10. The first time my brother met my homeschooled niece and nephews, he thought they were pretty weird. Because, at the ages of 7 and 9, they could carry on a normal conversation with an adult.

  11. This was good! I homeschool my two kids who sometimes get along well. The 4th grader doesn’t like school, and the pre-schooler wants to do school most of the time. We’ll see what happens when she actually HAS to do it! And how about sweats and sneakers? And we do have chickens, who only see me early in the morning in the winter when it’s so cold their water might freeze, like today – oh, add a sweater to the sweats for today (yes, over the sweatshirt. Quite fashionable, huh?)

    I particularly like the comment that I must be so patient to be able to homeschool, because (person speaking) could never do it. Ha! They’ve never seen our house around math time 😉

    1. Ooooh, the patience comment! Nope. I’m a sinner like everybody else, praying daily (often) for patience and to control my tongue. No angel wings or halo here! 🙂 Just trying to follow what I feel God has asked us to do right now, love my kids, and help them each to grow in knowledge and faith. Thanks for the good laugh!

    2. That was my contribution to the list, too…. “You must have so much patience.” Nope. Actually, the little bits of patience I may have ever had were used up quickly at the beginning of this homeschooling journey. 🙂

    3. Ooh, yes, the patience comment! I get that all the time too! It bugs me, because, no, I am not naturally patient. I don’t homeschool because I’m super mom and it’s easy and comes naturally to me. I struggle with the patience thing, and it’s hard, but instead of saying I could never do it, I keep working on it and we do our best.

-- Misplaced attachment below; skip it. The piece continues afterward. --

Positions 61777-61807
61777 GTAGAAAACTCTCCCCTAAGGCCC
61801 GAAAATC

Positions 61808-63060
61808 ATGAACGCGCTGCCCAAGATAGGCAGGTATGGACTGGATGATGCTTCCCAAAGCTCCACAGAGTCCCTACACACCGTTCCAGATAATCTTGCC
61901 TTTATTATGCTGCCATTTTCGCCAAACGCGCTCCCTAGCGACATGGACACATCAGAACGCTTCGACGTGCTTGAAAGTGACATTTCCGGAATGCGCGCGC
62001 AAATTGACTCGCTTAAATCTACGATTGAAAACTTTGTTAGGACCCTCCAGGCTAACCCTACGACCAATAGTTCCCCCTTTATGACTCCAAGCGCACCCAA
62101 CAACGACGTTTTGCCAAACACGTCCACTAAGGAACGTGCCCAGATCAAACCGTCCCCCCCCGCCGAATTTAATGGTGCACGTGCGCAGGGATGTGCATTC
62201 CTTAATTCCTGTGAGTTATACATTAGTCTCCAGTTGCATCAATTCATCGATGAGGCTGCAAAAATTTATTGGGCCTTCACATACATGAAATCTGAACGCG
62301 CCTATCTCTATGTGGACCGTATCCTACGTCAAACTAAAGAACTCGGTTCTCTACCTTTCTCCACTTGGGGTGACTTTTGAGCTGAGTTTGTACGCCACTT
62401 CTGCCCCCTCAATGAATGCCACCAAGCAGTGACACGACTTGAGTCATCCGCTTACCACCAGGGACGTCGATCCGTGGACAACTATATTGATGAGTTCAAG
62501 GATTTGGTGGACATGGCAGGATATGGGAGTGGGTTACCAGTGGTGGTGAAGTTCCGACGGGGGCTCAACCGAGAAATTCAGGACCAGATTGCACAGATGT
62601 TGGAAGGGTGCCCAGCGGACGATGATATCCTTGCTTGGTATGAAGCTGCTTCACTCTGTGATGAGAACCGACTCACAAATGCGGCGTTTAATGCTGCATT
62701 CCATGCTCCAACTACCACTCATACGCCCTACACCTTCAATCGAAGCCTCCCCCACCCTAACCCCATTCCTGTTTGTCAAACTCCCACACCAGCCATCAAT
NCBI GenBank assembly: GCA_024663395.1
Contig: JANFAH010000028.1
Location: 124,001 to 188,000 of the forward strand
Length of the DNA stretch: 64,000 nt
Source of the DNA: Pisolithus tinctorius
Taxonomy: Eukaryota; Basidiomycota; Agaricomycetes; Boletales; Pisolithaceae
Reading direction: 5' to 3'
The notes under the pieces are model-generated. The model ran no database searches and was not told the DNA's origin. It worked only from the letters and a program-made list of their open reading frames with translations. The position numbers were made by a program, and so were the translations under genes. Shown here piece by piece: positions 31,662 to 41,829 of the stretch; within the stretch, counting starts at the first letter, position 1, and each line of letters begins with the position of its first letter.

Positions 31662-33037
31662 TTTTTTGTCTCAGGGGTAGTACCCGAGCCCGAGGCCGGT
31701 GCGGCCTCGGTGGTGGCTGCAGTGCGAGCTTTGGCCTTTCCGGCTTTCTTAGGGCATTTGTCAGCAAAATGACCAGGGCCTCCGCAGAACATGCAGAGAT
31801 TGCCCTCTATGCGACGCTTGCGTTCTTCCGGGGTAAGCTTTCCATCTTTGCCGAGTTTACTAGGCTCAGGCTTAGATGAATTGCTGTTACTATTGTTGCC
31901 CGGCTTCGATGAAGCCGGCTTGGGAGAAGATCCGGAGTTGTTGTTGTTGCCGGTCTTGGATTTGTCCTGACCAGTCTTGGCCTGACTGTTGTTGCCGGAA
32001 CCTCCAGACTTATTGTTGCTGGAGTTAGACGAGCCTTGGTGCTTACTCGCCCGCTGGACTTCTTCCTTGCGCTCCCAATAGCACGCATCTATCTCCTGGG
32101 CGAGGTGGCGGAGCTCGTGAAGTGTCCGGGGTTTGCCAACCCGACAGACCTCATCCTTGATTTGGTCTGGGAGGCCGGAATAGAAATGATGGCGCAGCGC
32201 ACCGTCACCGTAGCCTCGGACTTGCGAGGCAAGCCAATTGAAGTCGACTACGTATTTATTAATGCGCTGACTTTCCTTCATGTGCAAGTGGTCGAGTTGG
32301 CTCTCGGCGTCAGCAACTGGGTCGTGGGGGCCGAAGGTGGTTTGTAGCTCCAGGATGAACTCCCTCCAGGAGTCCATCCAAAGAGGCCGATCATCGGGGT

12. Great post. Thanks for sharing. I actually had someone come to my personal page of facebook and tell me that homeschooling my little girl was just hurting her. Ugggh, yeah, okay. They are no longer on my facebook page. Being a new homeschooler, I don’t need that negativity to fill my page up.

  13. Love this! Like Sandra I was homeschooled and my husbands family always would make comments like, “he’s so weird. He’s like a homeschool kid”. To which I would always ask, “what do you mean by that?” I would get the regular their unsocialzed, some would go as far as to say it was selfish and cruel to children. I would then drop the bomb that I was homeschooled… They’ve changed their attitudes ;). I really loved the big family one! We have a two and half, one and a half, and six month old! We always get comments about us not knowing how it happens and so on. When I was pregnant with our third I got some down right mean ones. I chalk it up to ignorance and think well it’s not like I asked you for help or your opinion so you’re welcome to keep it all to yourself!

  14. Well…I seriously don’t do denim jumpers and Birks, although I do find sandals quite comfortable in the summer months. LOL But I DO go collect eggs in the morning and I do make fresh bread (in a machine). For some reason the kids don’t follow me outside first thing in the morning to do the chicken and duck chores (especially when it’s -2 degrees like this morning).